Everything about technology trends gravitates towards integrating it more seamlessly into your life. Developers want their tech or software to recognize your natural habits and elevate them to an insidiously convenient level. At this point we’re highly trained to reject technology that doesn’t function intuitively. To create a successful gadget or app, companies have to create something that feels rich in content or function but effortless in design. This applies to both the critical user experience and the under-the-hood architecture.
INVITE USERS IN
From a user perspective, from the opening minute someone is launching, signing in, and navigating the software...I mean, that is a big minute. If there are too many things to click, my focus starts to dissipate and the impulse I had to use that technology could fade, too. If key features are buried too far down in the experience, I may not be up for the effort to get there.
The same principles apply to learning courseware, and the stakes are often higher. Your audience might rely on that information to develop their careers, stay compliant with federal policies, or any number of critical things. Further into the experience, intuitive design is just as important - you want people to be concentrating on the content or behavior, rather than the interface or buttons. Here are a few things to watch out for:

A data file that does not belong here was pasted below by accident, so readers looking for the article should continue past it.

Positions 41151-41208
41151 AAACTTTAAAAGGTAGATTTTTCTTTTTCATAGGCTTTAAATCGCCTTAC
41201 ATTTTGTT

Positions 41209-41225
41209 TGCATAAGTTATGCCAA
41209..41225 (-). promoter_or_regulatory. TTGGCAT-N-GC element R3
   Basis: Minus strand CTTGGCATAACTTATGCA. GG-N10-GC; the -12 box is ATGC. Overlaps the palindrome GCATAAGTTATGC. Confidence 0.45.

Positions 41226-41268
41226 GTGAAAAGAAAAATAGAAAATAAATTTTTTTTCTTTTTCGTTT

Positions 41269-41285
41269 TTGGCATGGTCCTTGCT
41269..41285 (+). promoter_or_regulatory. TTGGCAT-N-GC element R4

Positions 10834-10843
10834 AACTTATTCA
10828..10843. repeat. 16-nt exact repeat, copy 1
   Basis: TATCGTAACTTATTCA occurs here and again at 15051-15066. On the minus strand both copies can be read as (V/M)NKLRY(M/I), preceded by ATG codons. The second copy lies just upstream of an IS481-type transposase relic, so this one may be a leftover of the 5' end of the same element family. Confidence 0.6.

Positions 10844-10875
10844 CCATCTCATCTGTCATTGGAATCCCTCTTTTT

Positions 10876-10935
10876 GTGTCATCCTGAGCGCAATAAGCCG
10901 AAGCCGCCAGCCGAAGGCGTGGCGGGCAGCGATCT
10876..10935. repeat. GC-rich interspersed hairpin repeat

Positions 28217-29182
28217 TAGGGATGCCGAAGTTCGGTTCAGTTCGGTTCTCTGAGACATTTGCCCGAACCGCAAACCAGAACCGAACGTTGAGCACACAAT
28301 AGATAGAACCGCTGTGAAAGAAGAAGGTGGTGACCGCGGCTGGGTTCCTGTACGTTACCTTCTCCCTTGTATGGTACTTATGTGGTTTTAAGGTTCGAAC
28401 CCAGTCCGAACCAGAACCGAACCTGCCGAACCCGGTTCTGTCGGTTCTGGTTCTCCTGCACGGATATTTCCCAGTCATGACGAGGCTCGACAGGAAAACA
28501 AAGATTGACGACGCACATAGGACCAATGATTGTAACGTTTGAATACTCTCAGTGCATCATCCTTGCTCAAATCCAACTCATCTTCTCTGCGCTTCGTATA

Be careful not to bog down the interactivity with dense text, long audio, or unexpected overlays that obstruct key visuals onscreen.
Don’t make learners have to toggle back and forth between screens to make decisions, if that kind of recall isn’t related to the learning point.
Don’t get repetitive with media - making your learners listen to and read all content on the screen is aggravating and adds unnecessary production effort to the courseware
Consider how the screen will be experienced and cognitively processed. Can you build in screen components in such a way that guides the user’s attention in a smooth and useful way? You can, I know it.
KEEP MESSES OUT
Complicated technology can also cause trouble during development. It should be noted that there is a difference between complex and complicated. Complexity can be managed perfectly well with research and the right vendor. Many large-scale deliverables require careful communication across a network of servers, LMSs, websites, databases, you name it, and need to be coordinated and tested extensively. Below are some red flags that things might be getting too complicated.
Unneeded or robust features are added late in development
Too many programming platforms are hacked together
Using a platform way beyond its intended capabilities
Using a platform that does not scale well if that is a project goal
These are some things to keep in mind that as you set forth into planning and production for your custom e-learning project. Custom doesn’t have to mean too elaborate, and it shouldn’t have to mean complicated, either. Pairing user-friendly interfaces with practical architecture is always a solid bet, no matter how big your project gets.